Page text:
Protecting or Chilling?

This blog post has been contributed by Dr Carol Brennan, Module Convenor for Tort law.

Confidential sign

Tort students will be well aware of the recent creation of the action for misuse of private information. Facilitated by the Human Rights Act 1998 and the incorporation of the article 8 right to private and family life into UK law, this action has filled a gap in privacy protection left by the older and more limited action for breach of confidence.

The key case in this development is Campbell v MGN.  In 2001 the supermodel Naomi Campbell was successful in her action against a tabloid newspaper which published an account (with photographs) of her attendance at a Narcotics Anonymous meeting in London. Following the evolution of the law post-Campbell, we now know that misuse of private information occurs when: 1) there is found to be a reasonable expectation of privacy in relation to the information; then 2) in the subsequent balancing exercise between article 8 and article 10, freedom to publish does not outweigh the claim to privacy.

One area in which has seen the testing of the limits of this new protection concerns investigation and prosecution of crime. In 2018 the entertainer Sir Cliff Richard brought a successful action against South Yorkshire Police and the BBC for the way in which an investigation against him for an historic abuse allegation was publicised. Ultimately no charge had been brought against Sir Cliff and the exceptionally intrusive nature of the publication was held to entitle him to £210,000 damages (plus legal costs in the millions) for misuse of private information.

In early 2022 the Supreme Court gave judgment in ZXC v Bloomberg [2022] UKSC 5.  A non-UK resident, regional CO of an overseas company, was under investigation for possible offences of corruption, bribery and fraud. Bloomberg, the international media organisation, published an article containing information copied from a

letter of request sent to a foreign government the UK enforcement body in the process of investigation (This formal stage in investigating crime with an international aspect is termed ‘mutual legal assistance’).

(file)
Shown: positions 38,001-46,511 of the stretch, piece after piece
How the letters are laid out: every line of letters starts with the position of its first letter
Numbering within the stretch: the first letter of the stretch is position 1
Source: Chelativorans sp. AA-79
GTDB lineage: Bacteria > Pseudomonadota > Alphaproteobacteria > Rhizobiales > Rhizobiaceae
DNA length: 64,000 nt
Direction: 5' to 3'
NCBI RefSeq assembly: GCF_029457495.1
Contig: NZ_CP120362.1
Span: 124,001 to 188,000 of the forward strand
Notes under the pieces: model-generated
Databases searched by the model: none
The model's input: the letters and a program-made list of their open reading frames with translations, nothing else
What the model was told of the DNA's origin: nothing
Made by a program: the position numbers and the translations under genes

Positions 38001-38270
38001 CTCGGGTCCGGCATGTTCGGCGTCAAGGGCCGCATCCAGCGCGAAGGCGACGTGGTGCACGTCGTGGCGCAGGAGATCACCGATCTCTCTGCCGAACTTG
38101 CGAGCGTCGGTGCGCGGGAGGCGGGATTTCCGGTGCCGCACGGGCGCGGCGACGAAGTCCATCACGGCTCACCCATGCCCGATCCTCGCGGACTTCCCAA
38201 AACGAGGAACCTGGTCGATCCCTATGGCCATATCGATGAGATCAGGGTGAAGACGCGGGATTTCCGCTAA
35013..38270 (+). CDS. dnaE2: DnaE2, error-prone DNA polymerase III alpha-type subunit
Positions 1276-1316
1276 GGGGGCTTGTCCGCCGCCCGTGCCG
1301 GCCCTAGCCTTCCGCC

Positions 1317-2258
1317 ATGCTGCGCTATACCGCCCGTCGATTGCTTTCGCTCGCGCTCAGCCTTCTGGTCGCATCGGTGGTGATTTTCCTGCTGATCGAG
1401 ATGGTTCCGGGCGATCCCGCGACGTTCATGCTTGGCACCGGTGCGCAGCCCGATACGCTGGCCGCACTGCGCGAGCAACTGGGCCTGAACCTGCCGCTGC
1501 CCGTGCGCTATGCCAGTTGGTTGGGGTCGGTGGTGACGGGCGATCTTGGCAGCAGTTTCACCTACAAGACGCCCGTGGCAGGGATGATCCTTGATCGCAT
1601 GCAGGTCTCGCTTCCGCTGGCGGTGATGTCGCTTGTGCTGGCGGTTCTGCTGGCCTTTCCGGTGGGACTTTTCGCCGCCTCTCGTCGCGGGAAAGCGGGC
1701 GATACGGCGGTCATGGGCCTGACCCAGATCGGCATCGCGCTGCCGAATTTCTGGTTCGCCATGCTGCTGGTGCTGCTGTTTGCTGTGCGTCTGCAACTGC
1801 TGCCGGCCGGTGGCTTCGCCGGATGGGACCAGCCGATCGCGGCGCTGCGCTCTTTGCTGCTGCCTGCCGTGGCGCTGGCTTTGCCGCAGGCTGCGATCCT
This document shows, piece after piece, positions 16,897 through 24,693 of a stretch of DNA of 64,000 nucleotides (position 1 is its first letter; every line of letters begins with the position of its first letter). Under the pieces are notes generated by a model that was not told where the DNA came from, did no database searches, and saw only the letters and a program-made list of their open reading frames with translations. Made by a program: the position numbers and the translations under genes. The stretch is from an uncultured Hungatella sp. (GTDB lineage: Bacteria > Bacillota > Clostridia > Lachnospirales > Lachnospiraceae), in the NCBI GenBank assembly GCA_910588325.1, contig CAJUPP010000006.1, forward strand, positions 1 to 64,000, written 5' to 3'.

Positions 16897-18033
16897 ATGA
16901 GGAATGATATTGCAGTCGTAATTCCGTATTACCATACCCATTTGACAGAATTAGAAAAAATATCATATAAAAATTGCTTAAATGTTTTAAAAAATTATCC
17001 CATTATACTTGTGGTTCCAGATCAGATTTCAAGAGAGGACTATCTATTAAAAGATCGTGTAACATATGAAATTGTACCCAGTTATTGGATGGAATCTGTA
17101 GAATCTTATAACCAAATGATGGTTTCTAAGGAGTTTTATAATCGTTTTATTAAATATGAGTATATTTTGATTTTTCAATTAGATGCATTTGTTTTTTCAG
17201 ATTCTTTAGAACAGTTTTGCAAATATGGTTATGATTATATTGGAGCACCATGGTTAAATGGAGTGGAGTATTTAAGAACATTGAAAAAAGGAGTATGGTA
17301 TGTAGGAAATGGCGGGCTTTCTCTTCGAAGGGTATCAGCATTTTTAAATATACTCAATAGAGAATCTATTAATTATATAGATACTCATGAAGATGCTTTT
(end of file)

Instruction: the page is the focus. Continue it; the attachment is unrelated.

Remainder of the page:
In relation to stage 1) the Supreme Court recognised that those involved in public activities must tolerate wider limits of acceptable criticism than the ordinary private individual. Somewhat contradictorily it was said that this is not affected by either the nature of the claimant’s alleged activity (business as opposed to personal) or the by the nature of their public persona. The fact that the letter itself was headed ‘Confidential’ weighed heavily but was not conclusive in establishing the expectation of privacy.

Moving on to the second stage, defendants’ arguments in favour of publication failed to persuade the Court, with arguments based upon principles of ‘open justice’ or awareness of the adage ‘innocent until proven guilty’ in the minds of the readers. The legal dispute, which had been running since 2016, was resolved (as in the lower courts) in favour of ZXC, confirming a damages award of £25,000.  

The case provides further evidence that misuse of private information is a fully formed tort in its own right – distinct from defamation,  breach of confidentiality and breach of data protection. It was confirmed that there is a clear reputational dimension to the article 8 right.

Predictably, the decision in ZXC has not been greeted favourably by much of the press, where there are views that it will have a chilling effect on valuable investigative reporting. The press has an important role in scrutinising and exposing investigating authorities who may be abusing their powers, as in the ‘Operation Midland’ investigation into a so-called ‘Westminster VIP paedophile ring’, which were found to be baseless. As with defamation, it is said that if information is regarded as private where it might cause serious reputational harm, then the wealthy will have the means of managing their reputations that is not available to the majority of citizens.

However it should be noted that polls have shown that the principle of pre-charge anonymity is supported by 86% of the population. Experts in the field believe that the judgment is not authority for the proposition that the press may never publish that an individual is under investigation, but that where the detail of the investigation has come from a confidential source the balance falls, for now, in favour of the private individual’s article 8 rights.

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